In July 2010, the United Nations General Assembly created UN Women, the United Nations Entity for Gender Equality and the Empowerment of Women.
In doing so, UN Member States took an historic step in accelerating the Organization’s goals on gender equality and the empowerment of women.
The creation of UN Women came about as part of the UN reform agenda, bringing together resources and mandates for greater impact. It merges and builds on the important work of four previously distinct parts of the UN system, which focused exclusively on gender equality and women’s empowerment:
- Division for the Advancement of Women (DAW)
- International Research and Training Institute for the Advancement of Women (INSTRAW)
- Office of the Special Adviser on Gender Issues and Advancement of Women (OSAGI)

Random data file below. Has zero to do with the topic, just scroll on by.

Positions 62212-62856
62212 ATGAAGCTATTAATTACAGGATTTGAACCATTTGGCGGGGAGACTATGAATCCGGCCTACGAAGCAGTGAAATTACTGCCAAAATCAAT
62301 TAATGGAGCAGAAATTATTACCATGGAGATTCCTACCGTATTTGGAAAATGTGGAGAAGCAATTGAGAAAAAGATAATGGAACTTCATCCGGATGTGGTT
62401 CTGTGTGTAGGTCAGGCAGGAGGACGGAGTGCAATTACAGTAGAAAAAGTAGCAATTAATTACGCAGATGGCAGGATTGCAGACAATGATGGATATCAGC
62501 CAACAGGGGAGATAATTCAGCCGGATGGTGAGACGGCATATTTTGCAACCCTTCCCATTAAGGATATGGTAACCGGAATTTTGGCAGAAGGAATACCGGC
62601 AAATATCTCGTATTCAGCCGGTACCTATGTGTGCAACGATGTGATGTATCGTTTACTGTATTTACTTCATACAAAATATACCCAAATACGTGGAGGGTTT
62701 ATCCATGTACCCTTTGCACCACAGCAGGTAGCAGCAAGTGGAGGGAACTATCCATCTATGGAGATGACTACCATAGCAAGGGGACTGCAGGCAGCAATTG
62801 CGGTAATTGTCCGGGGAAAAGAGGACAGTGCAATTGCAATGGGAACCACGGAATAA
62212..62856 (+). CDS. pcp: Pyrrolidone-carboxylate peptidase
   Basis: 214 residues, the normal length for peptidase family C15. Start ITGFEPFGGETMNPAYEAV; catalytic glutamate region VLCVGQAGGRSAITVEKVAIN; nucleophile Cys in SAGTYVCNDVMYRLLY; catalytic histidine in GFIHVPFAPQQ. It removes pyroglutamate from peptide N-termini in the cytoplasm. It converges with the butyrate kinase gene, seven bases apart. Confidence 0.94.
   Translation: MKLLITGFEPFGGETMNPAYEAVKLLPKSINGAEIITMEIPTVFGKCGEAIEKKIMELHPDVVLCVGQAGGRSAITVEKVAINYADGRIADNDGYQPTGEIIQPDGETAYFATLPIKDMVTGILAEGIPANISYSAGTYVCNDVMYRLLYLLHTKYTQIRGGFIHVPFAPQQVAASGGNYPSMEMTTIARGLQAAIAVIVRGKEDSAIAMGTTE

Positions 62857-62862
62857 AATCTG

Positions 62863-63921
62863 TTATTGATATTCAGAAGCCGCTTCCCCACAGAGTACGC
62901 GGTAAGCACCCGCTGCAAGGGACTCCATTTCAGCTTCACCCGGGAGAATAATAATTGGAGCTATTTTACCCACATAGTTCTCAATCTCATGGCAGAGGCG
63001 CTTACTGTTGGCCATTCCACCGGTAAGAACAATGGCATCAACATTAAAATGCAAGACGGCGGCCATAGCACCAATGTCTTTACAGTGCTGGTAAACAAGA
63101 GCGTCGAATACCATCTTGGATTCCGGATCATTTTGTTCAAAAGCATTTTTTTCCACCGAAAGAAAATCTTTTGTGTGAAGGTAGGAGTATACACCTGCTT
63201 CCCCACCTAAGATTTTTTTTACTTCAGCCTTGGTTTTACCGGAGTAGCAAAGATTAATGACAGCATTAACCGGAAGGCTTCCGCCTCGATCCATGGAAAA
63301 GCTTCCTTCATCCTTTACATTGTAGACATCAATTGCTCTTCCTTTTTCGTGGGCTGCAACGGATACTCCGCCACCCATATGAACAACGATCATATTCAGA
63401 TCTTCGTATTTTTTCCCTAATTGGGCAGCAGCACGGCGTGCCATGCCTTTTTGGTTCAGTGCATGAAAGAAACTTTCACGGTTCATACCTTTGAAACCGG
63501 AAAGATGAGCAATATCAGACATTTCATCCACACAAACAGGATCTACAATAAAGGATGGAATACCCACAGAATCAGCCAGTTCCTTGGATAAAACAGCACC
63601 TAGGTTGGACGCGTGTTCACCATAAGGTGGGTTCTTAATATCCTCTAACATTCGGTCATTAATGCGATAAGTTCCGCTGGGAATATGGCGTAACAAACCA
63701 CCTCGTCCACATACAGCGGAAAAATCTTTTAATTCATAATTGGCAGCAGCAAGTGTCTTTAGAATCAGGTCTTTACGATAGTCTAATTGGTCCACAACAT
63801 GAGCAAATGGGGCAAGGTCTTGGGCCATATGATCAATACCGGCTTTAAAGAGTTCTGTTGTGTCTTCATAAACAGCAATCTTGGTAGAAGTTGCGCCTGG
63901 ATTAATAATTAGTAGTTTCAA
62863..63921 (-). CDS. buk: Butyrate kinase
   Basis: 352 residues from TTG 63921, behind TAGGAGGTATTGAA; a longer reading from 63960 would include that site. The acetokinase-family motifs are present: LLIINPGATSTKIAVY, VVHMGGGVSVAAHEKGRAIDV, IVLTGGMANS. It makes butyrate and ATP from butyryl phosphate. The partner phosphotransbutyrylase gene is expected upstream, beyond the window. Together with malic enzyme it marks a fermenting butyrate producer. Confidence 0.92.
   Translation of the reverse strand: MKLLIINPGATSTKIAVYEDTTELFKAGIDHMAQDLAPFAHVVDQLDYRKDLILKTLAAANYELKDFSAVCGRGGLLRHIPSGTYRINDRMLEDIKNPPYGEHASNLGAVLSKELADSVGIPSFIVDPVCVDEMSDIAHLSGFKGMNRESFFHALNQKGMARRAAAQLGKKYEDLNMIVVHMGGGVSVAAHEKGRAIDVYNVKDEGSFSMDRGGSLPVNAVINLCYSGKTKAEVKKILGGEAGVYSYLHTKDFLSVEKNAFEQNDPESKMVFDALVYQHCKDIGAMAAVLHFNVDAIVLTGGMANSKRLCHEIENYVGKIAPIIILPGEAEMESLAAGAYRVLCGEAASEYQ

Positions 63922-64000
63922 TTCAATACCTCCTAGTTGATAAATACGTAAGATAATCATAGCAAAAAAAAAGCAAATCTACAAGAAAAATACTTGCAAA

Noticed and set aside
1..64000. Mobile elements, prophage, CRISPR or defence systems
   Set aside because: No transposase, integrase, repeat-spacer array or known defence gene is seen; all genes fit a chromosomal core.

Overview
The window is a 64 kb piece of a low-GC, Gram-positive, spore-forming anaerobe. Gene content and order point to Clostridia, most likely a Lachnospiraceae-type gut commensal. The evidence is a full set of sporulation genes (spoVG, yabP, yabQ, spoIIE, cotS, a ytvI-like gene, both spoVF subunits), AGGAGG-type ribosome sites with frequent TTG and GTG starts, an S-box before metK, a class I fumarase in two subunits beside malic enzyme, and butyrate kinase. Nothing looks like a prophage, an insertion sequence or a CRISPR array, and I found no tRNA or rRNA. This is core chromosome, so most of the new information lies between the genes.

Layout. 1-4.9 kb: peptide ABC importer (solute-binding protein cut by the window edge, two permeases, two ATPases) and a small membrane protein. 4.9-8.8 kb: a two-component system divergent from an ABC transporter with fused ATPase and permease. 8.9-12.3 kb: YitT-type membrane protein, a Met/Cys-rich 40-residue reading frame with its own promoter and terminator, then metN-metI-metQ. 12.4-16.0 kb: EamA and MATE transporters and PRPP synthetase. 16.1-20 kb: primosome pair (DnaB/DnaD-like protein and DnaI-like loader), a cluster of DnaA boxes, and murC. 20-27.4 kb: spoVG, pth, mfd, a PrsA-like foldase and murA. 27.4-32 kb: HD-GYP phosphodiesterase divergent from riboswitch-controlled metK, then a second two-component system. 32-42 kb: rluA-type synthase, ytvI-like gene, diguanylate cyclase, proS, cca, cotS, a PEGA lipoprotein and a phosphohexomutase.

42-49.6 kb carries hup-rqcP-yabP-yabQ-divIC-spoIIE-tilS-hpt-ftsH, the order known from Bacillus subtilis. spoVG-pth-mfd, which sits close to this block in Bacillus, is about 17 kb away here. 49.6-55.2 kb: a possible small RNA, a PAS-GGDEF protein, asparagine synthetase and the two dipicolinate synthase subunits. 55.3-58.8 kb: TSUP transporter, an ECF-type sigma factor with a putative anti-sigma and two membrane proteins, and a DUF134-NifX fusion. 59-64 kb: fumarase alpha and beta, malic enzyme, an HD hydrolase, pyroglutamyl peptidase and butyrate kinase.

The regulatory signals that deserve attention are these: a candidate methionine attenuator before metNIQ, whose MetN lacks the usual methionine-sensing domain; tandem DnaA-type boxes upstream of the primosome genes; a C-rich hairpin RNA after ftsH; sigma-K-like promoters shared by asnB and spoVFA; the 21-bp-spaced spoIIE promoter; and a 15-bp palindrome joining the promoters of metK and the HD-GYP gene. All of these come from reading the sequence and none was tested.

- United Nations Development Fund for Women (UNIFEM)
The main roles of UN Women are:
- To support inter-governmental bodies, such as the Commission on the Status of Women, in their formulation of policies, global standards and norms.
- To help Member States to implement these standards, standing ready to provide suitable technical and financial support to those countries that request it, and to forge effective partnerships with civil society.
- To hold the UN system accountable for its own commitments on gender equality, including regular monitoring of system-wide progress.